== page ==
Canon PowerShot G12 and SX30 IS Announced

Canon has announced two new advanced point and shoot cameras in the PowerShot G12 and PowerShot SX30 IS.

The Canon G12 features a 10MP sensor, 5x optical zoom lens and the ability to capture 720p HD video at 24 fps.  Additionally, the G12 offers a sensistivity range of ISO 80-3200, and has a new HDR mode, which allows for multiple shots to be combined into one image.  The G12 has a 2.8″ vari-angle LCD at 461k dot resolution.

The Canon G12 should be available in October 2010 at an initial retail price of $499.99.  Check availability on Amazon.com.

The Canon SX30 IS is a superzoom camera with a 14.1MP sensor, 2.7-inch vari-angle LCD and a whopping 35x optical zoom lens (24-840mm equivalent).  The SX30 IS can capture 720p HD video at 30 fps and offers a sensitivity range of ISO 80-1600.

The Canon SX30 IS should be available in September 2010 at an initial retail price of $429.99.  Check availability on Amazon.com.

More details in the press release below.

Canon PowerShot Press Release

LAKE SUCCESS, N.Y., September 14, 2010 – Canon U.S.A., Inc., a leader in digital imaging, today announced the addition of the new PowerShot G12 and PowerShot SX30 IS Digital cameras with innovative features to help photo enthusiasts further develop their photographic capabilities. Once again setting the trend in the consumer digital camera market and solidifying its spot atop the PowerShot lineup, the PowerShot G12 will have High Definition (HD) video capture capabilities along with the HS (High Sensitivity) SYSTEM helping to produce outstanding quality in the toughest low-light conditions. The PowerShot SX30 IS Digital camera is the world’s first point-and-shoot model to feature a 35X-Wide Angle Optical Zoom lens with Optical Image Stabilization, making those long distance shots that much easier to capture and then share with friends and family.1 Consumers have grown accustomed to PowerShot cameras providing brilliant image quality while also offering the latest technological upgrades. The addition of these new cameras helps solidify Canon’s position as the leader in the digital camera marketplace.

Canon’s HS SYSTEM

Since its inception, the Canon PowerShot G-series has differentiated itself from competing models with its ability to produce high-quality results. The PowerShot G12 lives up to this tradition with its wealth of features including the Canon HS SYSTEM which provides clear, exceptional images in low-light settings such as a sunset on the mountainside while on a camping trip. Canon’s DIGIC 4 Image Processor combined with the PowerShot G12′s 10-Megapixel High Sensitivity CCD sensor, make up Canon’s HS SYSTEM to enhance image quality and help reduce noise at high ISO levels. One of the many challenges photographers face shooting in the field is whether or not there will be sufficient light to capture that once in a lifetime shot. The HS SYSTEM helps deliver brilliant, sharp images without the use of the flash which can be shared for years to come.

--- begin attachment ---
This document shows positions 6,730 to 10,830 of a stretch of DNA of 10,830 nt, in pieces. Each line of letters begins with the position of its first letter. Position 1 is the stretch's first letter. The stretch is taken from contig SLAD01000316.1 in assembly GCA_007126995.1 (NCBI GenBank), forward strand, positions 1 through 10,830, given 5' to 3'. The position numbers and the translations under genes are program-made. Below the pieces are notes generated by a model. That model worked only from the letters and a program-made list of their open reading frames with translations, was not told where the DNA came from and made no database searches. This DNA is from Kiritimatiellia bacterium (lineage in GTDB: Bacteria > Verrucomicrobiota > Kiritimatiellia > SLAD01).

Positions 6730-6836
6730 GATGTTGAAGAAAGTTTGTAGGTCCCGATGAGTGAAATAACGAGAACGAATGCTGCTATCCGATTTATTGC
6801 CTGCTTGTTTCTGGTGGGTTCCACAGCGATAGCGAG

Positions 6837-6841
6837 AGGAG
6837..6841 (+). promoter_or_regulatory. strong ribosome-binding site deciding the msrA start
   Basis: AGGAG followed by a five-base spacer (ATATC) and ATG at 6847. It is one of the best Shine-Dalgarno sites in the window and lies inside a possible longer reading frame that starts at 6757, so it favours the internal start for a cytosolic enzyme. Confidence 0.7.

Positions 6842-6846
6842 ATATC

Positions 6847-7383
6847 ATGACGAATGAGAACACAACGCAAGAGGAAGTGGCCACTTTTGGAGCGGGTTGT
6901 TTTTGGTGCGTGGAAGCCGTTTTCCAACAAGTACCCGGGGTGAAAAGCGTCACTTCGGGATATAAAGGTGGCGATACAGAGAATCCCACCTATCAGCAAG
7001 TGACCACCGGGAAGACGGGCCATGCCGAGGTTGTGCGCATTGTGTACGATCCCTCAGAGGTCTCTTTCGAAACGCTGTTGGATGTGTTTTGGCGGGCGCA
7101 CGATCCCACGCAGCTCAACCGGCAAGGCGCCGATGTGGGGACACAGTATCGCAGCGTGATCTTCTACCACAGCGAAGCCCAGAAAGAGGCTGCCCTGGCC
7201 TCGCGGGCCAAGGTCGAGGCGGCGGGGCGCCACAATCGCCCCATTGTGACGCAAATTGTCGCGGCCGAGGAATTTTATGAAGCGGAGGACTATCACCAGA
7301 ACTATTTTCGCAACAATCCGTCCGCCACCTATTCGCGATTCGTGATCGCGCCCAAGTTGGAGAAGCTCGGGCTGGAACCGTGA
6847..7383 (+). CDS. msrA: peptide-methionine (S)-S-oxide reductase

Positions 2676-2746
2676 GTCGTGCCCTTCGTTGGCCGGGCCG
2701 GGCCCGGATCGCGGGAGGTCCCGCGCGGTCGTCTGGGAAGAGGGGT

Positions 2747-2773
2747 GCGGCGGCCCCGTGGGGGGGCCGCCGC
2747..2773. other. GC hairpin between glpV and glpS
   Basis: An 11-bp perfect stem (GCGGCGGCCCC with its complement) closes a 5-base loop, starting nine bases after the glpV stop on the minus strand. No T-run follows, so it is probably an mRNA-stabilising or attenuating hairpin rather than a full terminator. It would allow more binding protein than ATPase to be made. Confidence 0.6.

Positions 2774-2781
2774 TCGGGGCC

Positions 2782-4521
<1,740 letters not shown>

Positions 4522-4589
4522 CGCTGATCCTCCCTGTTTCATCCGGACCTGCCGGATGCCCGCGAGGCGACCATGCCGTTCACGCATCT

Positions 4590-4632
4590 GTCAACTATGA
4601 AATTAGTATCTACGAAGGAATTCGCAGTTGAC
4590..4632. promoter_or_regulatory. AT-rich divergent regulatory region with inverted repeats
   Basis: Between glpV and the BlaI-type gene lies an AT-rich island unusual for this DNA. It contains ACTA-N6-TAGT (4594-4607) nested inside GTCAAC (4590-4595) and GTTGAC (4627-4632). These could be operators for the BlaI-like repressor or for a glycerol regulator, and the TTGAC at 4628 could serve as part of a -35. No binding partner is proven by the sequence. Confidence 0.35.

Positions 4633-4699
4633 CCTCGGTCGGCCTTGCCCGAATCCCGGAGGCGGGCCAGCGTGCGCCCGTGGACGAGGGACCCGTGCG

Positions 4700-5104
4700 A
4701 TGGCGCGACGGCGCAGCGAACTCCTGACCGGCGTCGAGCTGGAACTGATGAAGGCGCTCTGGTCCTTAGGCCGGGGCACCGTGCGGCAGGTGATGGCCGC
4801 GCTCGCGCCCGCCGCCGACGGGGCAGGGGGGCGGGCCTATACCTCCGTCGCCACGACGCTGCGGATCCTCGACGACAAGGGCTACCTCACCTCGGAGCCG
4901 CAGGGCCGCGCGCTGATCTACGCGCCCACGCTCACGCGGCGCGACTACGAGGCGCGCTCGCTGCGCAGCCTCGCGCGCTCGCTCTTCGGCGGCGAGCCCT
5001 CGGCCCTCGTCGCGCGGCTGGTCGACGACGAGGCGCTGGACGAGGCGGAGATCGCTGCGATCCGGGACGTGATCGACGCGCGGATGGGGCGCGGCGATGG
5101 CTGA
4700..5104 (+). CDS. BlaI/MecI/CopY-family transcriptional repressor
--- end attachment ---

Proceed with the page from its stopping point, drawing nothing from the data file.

Experience Life Through HD

With the PowerShot G12, the bar has been set higher yet again being the first PowerShot G-series model ever to record 720p HD video. Photographers will now not only get to experience the incredible quality of still images but also explore the world of HD video to relive those unforgettable moments time and time again. The new PowerShot SX30 IS also has 720p HD video capabilities and when used in combination with the new 35X-Wide Angle Optical Zoom lens will help secure memorable scenes from a child’s baseball game with extraordinary resolution, color and clarity. Both cameras also feature playback of audio in stereo sound in addition to the new Miniature Effect for movies mode, further adding to the flexibility when capturing memorable moments.

“Whether on vacation with the family or on assignment for work, consumers are always looking for the best way to capture that memorable moment,” said Yuichi Ishizuka, executive vice president and general manager, Consumer Imaging Group, Canon U.S.A. “The addition of these new cameras illustrates Canon’s commitment to providing them with greater shooting flexibility while preserving Canon’s heritage as an industry leader in not only still photography but the world of HD video as well.”

PowerShot G12 Digital Camera

As the feature set of the PowerShot G-series has evolved, the one mainstay has been the camera’s ability to provide complete creative control to the photographer. Keeping with tradition, the PowerShot G12 offers a full range of shooting and recording modes with new, exciting features such as High Dynamic Range (HDR) scene mode. Offering added flexibility to photographers, this scene mode allows for multiple shots to be combined into one image helping to capture the full magnitude of a scene that consists of very dark tones and bright highlights producing greater image details. With the use of a tripod, one push of the shutter button yields three sequential images with various exposures, and then combines them into a single optimized image. A feature such as this typically requires outside software, however, this process can be completed within the camera thus helping to eliminate one critical step in the creation and editing process. Another valuable addition to this new model is Canon’s Hybrid IS technology that compensates for angular and shift camera shake, helping to create a near perfect image.

The Canon PowerShot G12 has a large, bright 2.8-inch vari-angle LCD with 461,000 dots of resolution providing photographers with additional creative control whether holding the camera overhead or low to the ground. A new control dial has been added to the front of the camera as well for easy adjusting of camera settings similar to how users operate a Canon Digital SLR camera. Further adding to the overall appeal of the new Canon PowerShot G12 is a 5X-Optical Zoom lens with Optical Image Stabilization and its wide-angle capabilities starting at 28mm, which will help when trying to get a sweeping landscape into one image. When using compatible optional accessories such as Speedlite flashes, an underwater housing and a tele-converter lens the photographic possibilities for users of this new camera are almost endless.